Alberta floods breaking records

IBC offers flooding tips and information on insurance policies

Alberta’s floods have broken records that were set less than 10 years ago. Alberta Premier Alison Redford confirms the flooding in southern Alberta is the worst the province has ever seen — and it’s not over yet.

The hardest hit community has been High River where all 13,000 residents are still waiting to hear when they can go home.

In Calgary, some of the 65,000 residents who’ve been allowed back into their homes are stunned by the flood damage they’re seeing.

Read: Medicine Hat braces itself as South Saskatchewan River crests Monday

Parts of the downtown core are still submerged and all schools remain closed.

University of Alberta hydrologist Uldis Silins says flow levels in southern Alberta rivers submerged all records by a wide margin last Thursday.

He says the Elbow River near Bragg Creek was 66% higher than it was in the 2005 flood, which was considered a 100-year event in many places in that watershed.

Silins says the torrents were the result of a weather system that was moving slowly, covering a wide area and releasing an unusually large amount of rain–up to 180 millimetres over 16 hours in some areas. That was so much rain that soils on the eastern slopes of the Rockies couldn’t soak it up.

Read: Calgary cleanup; will the Stampede go ahead?

On Sunday, dumpsters lined the streets of Calgary’s flood-damaged neighbourhoods as residents ripped out soggy drywall and squishy carpets.

About 65,000 Calgarians have been allowed to go home to check out the damage. Elsewhere, thousands of others are still waiting.

In hard-hit High River, Mayor Emile Blokland is pleading with evacuated residents to be patient.

Alberta Municipal Affairs Minister Doug Griffiths says about two dozen communities remain under states of emergency.

Read: Is it time to revisit flood coverage?

With much of Calgary and many areas of southern Alberta affected by the flooding, the Insurance Bureau of Canada (IBC) is reminding homeowners of their insurance coverage.

“It’s important to take preventative action against flooding because damage caused by overland flooding is not covered by home insurance policies anywhere in Canada,” said Bill Adams, VP, Western and Pacific Region, Insurance Bureau of Canada, in a press release.

“However, some damage may be the result of sewer back-up. Coverage for this type of damage is available, but must be purchased as an add-on to a home insurance policy.”

Read: Mapping floods from space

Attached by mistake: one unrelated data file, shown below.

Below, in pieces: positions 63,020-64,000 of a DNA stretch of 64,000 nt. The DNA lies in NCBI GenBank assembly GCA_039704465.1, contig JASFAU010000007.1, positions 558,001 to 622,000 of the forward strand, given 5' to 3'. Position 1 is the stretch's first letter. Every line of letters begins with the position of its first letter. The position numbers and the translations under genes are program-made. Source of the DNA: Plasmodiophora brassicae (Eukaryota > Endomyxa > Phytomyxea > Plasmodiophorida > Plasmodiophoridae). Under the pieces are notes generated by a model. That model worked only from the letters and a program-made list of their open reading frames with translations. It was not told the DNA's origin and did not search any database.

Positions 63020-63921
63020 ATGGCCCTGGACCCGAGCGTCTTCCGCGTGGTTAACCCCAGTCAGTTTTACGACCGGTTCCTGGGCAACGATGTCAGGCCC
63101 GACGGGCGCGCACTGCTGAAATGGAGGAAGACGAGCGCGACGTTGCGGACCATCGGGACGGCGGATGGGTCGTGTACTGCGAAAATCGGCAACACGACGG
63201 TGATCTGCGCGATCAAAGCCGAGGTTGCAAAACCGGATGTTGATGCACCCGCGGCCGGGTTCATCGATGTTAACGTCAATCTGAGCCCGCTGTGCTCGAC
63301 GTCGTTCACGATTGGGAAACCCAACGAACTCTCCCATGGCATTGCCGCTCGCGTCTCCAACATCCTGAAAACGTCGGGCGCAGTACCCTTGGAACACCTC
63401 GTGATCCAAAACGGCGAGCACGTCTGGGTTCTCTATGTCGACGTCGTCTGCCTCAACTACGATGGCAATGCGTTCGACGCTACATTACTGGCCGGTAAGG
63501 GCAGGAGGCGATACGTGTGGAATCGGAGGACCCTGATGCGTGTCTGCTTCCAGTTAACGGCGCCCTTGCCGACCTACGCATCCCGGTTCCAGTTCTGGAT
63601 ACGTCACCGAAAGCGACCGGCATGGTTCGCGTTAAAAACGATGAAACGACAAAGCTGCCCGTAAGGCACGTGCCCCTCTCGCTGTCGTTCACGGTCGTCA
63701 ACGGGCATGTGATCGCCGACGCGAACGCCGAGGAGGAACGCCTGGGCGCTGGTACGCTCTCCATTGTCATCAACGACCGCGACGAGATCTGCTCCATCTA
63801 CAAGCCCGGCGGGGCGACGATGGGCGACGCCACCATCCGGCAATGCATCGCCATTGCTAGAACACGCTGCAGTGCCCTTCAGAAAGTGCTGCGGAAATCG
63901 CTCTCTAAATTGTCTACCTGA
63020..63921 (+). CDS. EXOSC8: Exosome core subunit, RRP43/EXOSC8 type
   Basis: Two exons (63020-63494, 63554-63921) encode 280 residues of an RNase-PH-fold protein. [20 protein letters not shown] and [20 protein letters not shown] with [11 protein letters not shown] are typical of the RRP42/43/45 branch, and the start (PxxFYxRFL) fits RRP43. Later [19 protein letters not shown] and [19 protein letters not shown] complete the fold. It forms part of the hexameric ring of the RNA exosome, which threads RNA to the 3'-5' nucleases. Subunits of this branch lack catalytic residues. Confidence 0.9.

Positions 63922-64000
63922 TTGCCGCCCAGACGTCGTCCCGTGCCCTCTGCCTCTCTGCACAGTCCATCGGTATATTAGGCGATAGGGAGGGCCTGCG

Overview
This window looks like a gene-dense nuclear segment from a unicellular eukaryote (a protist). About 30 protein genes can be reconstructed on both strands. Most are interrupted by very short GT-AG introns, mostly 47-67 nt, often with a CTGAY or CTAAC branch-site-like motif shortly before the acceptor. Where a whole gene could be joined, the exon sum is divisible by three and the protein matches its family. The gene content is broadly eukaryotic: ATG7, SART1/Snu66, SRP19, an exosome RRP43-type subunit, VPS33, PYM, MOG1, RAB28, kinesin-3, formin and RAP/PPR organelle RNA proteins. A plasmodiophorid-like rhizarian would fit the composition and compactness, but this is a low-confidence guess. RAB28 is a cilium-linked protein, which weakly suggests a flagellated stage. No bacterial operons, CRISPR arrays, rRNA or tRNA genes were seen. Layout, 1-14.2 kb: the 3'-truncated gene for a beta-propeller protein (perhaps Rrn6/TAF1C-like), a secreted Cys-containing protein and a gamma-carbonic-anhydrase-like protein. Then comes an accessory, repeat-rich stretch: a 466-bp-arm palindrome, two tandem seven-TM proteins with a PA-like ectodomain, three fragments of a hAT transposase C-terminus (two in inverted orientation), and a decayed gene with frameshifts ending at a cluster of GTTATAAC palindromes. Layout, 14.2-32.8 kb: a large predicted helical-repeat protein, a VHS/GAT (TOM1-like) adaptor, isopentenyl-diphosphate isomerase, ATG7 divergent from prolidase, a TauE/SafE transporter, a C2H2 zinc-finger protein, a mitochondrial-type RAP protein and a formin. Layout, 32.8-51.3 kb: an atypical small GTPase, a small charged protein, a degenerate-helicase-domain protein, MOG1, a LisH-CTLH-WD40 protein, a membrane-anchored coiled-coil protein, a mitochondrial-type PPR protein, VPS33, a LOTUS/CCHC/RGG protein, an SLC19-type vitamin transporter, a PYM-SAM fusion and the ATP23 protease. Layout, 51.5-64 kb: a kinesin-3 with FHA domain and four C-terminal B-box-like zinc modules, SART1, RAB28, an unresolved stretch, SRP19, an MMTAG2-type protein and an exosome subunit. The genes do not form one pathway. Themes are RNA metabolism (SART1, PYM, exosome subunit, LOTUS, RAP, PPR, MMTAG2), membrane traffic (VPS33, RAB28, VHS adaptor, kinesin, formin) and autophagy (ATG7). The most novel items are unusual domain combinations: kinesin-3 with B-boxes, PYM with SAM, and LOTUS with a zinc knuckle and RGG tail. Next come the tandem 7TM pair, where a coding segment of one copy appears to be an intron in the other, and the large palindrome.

3 tips to protect your valuables:

  • Move valuable items from the basement to upper floors. Do not stack wet items on dry items just to get them off the floor.
  • Dry the flooded area within a few days to prevent mould growth. Industrial-sized air dryers are often used in these instances and are typically available for purchase or rent at one of the major hardware stores.
  • If the water is from a freshwater source, quickly retrieve from the flooded area any valuables. If the flood source originates from the septic system, avoid contact with the water and do not cross-contaminate unaffected areas by walking in and out of the contaminated areas.

5 facts about insurance policies:

  • Sudden and accidental bursting of plumbing pipes and appliances is covered by home insurance policies. However, damage may not be covered when freezing causes the escape of water.
  • Water damage in a basement due to a sewer backup is only covered if specific sewer backup coverage has been purchased.
  • In certain circumstances, homeowners who are unable to return home due to insurable damage are entitled to additional living expenses (this coverage is not available if an evacuation happened due to overland flooding).
  • Damage to vehicles from water is usually covered on an auto insurance policy if comprehensive or all perils coverage has been purchased. This coverage is not mandatory, so check your policy.
  • Overland flooding resulting in water overflowing onto dry land and causing damage is not covered in home insurance policies in Canada. (Speak to your insurance representative for more information on how you can protect your home).

IBC’s Consumer Information Centre in Alberta, 1-800-377-6378 is available to answer any insurance questions consumers may have.

With files from The Canadian Press

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